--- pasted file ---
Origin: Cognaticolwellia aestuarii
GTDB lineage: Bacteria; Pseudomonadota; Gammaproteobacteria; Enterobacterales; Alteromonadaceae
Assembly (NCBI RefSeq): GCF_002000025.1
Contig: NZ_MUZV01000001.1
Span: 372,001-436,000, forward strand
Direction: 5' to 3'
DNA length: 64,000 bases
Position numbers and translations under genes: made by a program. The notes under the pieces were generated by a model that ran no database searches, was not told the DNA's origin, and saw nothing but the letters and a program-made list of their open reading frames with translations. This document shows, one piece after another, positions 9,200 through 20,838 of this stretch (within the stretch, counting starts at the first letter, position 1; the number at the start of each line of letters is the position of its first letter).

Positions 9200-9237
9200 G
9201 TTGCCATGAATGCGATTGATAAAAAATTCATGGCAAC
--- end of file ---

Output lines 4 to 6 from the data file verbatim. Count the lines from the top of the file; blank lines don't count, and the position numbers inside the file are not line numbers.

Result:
Contig: NZ_MUZV01000001.1
Span: 372,001-436,000, forward strand
Direction: 5' to 3'